Feb 08, 2021 7:10 AM
Mr. Kilin Reece
"Hawaii Music History"

Mr. Reece was raised in a community of musicians and grew up playing string instruments, including Hawaiian style slide guitar, pedal steel and dobro. To the dismay of his parents, at a young age he began disassembling his families prized collection of guitars. At age 12 (at his families insistence that he learn to re-assemble the many instruments strewn in pieces about the house) he began studying luthiery, eventually going on to work with the renowned builder Richard Hoover of the Santa Cruz Guitar Company. After studying Jazz theory and improvisation with Ray Brown at Cabrillo College in Aptos, California, Mr. Reece followed his love of Jazz and American roots music to New York City. There he Studied Jazz History in Brooklyn with Lincoln Center Jazz Orchestra director Loren Schoenberg, and Jazz guitar with Gene Bertoncini while working towards a degree in History from Friends World College as an intern with the Lower East Side Tenement Museum. After moving to O‘ahu in 2001, Kilin became steeped in Hawaiian instrument making traditions while working at Ko‘olau Guitar and ‘Ukulele Company before founding his own shop, KR Strings, and earning himself a place among Hawai‘i’s top luthiers.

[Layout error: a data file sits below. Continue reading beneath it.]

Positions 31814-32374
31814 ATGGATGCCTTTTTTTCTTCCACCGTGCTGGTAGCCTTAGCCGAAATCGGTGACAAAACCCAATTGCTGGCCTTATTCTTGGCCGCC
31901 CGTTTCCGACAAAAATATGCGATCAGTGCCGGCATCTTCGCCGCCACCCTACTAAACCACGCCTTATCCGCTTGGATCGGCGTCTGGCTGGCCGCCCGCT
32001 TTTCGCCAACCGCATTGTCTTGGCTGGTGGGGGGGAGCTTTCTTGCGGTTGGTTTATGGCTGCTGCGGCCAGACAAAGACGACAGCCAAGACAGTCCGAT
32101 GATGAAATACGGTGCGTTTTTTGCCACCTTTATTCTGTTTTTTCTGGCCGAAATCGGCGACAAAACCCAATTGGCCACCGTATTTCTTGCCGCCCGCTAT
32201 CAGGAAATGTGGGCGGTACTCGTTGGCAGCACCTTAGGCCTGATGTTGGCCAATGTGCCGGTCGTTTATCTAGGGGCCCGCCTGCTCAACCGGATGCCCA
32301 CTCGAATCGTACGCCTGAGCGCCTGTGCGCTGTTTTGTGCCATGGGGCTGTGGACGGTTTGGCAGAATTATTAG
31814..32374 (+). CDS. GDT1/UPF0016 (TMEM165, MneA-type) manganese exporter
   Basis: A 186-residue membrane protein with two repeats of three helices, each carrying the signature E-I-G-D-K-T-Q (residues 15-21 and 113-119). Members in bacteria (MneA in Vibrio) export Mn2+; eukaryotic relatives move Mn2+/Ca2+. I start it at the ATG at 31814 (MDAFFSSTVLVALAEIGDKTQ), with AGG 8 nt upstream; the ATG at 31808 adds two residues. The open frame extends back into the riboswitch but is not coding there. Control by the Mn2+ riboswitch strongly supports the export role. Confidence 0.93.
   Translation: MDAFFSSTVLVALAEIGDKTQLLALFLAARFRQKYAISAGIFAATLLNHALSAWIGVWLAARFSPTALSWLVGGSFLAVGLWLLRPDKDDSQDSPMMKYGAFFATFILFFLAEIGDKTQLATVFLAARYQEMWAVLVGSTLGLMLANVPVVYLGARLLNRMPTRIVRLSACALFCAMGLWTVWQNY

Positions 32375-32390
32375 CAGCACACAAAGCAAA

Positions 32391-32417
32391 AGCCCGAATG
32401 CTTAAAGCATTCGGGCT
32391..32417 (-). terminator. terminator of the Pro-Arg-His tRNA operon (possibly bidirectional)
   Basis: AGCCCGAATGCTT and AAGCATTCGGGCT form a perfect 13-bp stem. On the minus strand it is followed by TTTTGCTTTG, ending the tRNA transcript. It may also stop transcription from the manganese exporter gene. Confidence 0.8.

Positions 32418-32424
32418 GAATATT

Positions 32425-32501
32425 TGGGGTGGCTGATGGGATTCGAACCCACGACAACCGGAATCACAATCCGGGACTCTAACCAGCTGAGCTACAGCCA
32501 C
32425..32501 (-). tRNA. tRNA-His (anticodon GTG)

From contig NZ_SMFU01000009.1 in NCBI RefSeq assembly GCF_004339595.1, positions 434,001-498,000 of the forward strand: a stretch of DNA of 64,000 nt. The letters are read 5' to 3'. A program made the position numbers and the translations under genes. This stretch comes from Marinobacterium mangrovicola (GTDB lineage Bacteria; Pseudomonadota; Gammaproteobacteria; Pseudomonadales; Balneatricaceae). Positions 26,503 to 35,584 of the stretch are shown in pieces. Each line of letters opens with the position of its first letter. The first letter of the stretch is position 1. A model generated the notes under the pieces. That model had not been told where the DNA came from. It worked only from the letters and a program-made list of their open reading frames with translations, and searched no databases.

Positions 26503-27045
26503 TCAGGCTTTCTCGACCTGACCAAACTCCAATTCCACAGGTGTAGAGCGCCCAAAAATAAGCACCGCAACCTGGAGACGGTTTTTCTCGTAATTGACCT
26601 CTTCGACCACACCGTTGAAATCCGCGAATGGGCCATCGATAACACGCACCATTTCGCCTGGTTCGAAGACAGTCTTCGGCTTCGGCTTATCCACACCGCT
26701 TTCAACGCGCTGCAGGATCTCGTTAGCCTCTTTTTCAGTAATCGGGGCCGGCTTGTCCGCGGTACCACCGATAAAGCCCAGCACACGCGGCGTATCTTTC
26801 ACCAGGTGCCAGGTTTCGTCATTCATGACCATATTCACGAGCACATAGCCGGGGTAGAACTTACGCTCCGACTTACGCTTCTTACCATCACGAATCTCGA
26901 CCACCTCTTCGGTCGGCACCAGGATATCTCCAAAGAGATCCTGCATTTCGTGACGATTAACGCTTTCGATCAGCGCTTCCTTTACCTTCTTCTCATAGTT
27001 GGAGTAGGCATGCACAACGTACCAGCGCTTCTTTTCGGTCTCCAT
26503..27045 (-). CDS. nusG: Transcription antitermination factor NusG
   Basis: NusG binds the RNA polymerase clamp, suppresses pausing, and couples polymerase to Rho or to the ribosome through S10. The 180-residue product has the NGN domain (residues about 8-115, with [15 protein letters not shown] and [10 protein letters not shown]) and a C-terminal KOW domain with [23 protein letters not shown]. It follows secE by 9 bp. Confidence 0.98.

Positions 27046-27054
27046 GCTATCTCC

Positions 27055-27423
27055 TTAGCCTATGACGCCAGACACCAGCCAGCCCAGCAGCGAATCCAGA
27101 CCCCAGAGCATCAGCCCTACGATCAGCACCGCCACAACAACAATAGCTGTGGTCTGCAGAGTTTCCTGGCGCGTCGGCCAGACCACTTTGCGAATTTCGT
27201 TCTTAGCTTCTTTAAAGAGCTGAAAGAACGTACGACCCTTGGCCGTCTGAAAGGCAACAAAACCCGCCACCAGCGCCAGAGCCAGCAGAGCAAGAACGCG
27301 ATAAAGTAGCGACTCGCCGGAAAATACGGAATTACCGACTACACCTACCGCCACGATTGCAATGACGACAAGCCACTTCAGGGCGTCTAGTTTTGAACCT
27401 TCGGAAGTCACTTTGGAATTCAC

In between building and restoring instruments, traveling to Cremona, Italy to study violin making and playing in the Bluegrass band Saloon Pilots, Mr. Reece continued learning from the community of musicians and instruments that found their way to his restoration studio door. Realizing as a result of these visits, that the Martin Dreadnought acoustic guitar that he had been playing for decades as a Bluegrass guitarist traced its origins to the Hawaiian kingdom, and that the first electric guitar ever made was a Hawaiian Lap Steel guitar, he was inspired to learn more. Mr. Reece began working with the C.F. Martin Guitar Company Archives, the Library of Congress, Bishop Museum and the Hawai‘i State Archives, spending hundreds of hours unraveling the compelling story of our musical partners of wire and wood. In 2019, Mr. Reece founded the nonprofit Kealakai Center for Pacific Strings with a mission to research, restore and celebrate the pivotal role that Hawaiian, and Pacific music and musicians have played in the evolution of popular music, a legacy of global influence that endures today.